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330 Young driver crash types and lifetime care costs by posted speed limit
  1. Samantha Buckis1,
  2. Mike G Lenné1,
  3. Amanda Stephens1,
  4. C Raymond Bingham2,
  5. Michael Fitzharris1
  1. 1Accident Research Centre, Monash University, Melbourne, Australia
  2. 2UMTRI, University of Michigan, Ann Arbour, USA

Abstract

Background Speeding is a key issue for all drivers as it influences both crash risk and crash severity. Young drivers, particularly males, are more likely to engage in speeding behaviour and speeding is a common contributing factor in young driver crashes. Greater understanding of the impact of speed and speeding on young driver crash risk and crash outcomes is required to inform the development, prioritisation and implementation of evidence-based safety interventions.

Methods In Victoria, Australia, the Transport Accident Commission (TAC) operates as the sole, statutory compensation (3rd party insurance) scheme. The TAC has legislated responsibility for road safety and the care of persons injured in road crashes, irrespective of fault. TAC claims data for the period 2005–2013 was used to analyse the differences in crash types and injury outcomes, including cost, by posted speed limit (30, 40, 50, 60, 70, 75, 80, 90, 100 and 110 km/h). The mean and overall lifetime care costs were analysed by speed limit. Speed limit was also analysed by age, gender, location, time of day and crash type. Young drivers were split into two groups for comparison 18–21 and 22–25.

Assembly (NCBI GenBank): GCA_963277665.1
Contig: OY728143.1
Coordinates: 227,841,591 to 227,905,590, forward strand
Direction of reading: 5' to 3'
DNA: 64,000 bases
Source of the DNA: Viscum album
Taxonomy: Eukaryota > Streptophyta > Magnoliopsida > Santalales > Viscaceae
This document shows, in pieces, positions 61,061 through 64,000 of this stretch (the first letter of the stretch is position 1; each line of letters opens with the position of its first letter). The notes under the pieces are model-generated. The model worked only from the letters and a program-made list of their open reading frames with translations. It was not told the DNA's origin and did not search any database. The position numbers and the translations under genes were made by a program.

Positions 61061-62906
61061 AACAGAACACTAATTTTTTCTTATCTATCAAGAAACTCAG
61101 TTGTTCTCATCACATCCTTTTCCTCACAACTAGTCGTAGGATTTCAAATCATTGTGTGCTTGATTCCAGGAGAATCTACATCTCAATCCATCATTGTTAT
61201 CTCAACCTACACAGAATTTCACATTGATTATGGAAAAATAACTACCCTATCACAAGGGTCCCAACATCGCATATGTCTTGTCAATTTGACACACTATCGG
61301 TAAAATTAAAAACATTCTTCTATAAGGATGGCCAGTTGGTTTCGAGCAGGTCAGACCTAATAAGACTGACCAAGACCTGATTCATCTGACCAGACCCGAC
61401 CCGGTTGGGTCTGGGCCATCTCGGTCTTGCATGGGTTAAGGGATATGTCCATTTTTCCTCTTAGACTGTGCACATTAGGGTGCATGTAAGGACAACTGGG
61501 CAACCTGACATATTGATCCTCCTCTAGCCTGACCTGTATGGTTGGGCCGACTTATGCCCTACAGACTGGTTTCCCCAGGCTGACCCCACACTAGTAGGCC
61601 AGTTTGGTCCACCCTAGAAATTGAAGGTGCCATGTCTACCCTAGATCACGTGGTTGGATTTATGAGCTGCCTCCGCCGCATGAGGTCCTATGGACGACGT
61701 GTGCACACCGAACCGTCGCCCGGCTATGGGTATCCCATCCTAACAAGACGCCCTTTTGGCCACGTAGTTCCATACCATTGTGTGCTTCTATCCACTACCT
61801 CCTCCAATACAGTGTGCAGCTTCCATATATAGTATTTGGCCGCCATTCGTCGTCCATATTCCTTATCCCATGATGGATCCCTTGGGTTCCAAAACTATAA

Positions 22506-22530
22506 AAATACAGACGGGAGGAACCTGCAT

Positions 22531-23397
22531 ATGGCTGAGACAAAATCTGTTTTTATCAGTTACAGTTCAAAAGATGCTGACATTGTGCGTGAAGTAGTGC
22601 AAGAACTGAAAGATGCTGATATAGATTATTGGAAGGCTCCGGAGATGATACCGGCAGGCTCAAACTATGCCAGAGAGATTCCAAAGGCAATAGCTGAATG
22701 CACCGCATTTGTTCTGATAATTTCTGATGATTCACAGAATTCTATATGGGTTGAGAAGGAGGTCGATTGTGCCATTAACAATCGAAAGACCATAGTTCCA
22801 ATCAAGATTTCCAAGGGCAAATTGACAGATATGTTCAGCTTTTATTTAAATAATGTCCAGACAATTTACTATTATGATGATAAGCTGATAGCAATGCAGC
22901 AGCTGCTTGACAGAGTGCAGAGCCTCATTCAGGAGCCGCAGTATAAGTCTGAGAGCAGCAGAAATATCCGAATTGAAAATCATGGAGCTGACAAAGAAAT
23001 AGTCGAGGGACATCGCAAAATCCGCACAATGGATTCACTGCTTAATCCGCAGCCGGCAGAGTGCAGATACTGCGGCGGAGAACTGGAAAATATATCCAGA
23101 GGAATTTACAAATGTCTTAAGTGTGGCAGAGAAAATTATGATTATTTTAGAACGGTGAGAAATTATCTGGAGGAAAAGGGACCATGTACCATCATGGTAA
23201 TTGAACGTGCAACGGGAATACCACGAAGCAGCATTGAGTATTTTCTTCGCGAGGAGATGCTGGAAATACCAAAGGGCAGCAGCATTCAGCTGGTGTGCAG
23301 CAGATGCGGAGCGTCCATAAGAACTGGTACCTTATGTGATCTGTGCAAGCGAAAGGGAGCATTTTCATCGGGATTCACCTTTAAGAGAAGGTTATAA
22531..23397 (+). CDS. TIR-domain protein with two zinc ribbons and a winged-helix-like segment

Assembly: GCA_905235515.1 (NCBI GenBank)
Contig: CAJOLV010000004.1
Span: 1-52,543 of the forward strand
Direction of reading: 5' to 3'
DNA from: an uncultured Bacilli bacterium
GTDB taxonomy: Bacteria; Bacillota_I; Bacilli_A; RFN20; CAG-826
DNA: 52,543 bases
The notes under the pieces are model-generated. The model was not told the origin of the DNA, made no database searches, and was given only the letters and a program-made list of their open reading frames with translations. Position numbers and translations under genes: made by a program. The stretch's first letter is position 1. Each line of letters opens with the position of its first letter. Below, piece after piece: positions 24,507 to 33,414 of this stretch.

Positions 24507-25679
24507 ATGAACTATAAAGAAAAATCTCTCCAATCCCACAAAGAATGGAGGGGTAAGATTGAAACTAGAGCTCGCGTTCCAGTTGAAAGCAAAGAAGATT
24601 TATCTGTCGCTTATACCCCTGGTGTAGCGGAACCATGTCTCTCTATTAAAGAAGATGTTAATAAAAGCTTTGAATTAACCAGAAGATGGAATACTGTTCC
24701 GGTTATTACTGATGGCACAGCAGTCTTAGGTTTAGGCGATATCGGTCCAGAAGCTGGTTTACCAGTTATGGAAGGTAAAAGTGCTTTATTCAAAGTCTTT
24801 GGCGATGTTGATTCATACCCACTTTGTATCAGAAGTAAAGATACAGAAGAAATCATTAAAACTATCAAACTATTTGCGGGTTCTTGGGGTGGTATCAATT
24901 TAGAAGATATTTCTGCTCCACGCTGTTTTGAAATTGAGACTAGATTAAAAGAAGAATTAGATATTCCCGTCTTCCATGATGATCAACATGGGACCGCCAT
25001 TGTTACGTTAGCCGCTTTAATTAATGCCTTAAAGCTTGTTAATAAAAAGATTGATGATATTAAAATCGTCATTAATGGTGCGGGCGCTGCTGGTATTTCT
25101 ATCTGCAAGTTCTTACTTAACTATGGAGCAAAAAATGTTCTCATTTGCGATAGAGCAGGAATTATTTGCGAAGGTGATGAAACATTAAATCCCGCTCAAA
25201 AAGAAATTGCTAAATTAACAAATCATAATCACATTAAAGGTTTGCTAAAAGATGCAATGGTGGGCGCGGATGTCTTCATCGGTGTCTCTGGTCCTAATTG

Results Over the 9-year period, 16,794 claims were lodged to the TAC for killed or injured drivers 18–25 years of age (young drivers). The total lifetime care cost for all young drivers killed or injured in a crash was estimated to be $AUD634 million. The total lifetime care cost for young male drivers was estimated to be $AUD470 million compared to $AUD163 million for young female drivers. 18 to 21 year old drivers accounted for $AUD356 million compared to $AUD279 million for 22 to 25 year old drivers. When the posted speed limit is considered, the total cost of killed or injured young drivers who crashed in 60 km/h zones (N = 3914) was estimated to be $AUD70 million (M = $AUD 17,807), compared to $AUD208 million (M = $AUD 65,580) in 100 km/h zones (N = 3173).

Conclusions Road trauma not only has an enormous impact on the lives of those involved, their families and friends, it also has a significant economic burden on our communities. This research demonstrates that speed and male gender play key roles in crash outcomes, particularly lifetime care costs, and should be essential considerations for safety interventions.

  • young drivers
  • speed
  • speeding
  • lifetime care costs
  • costs

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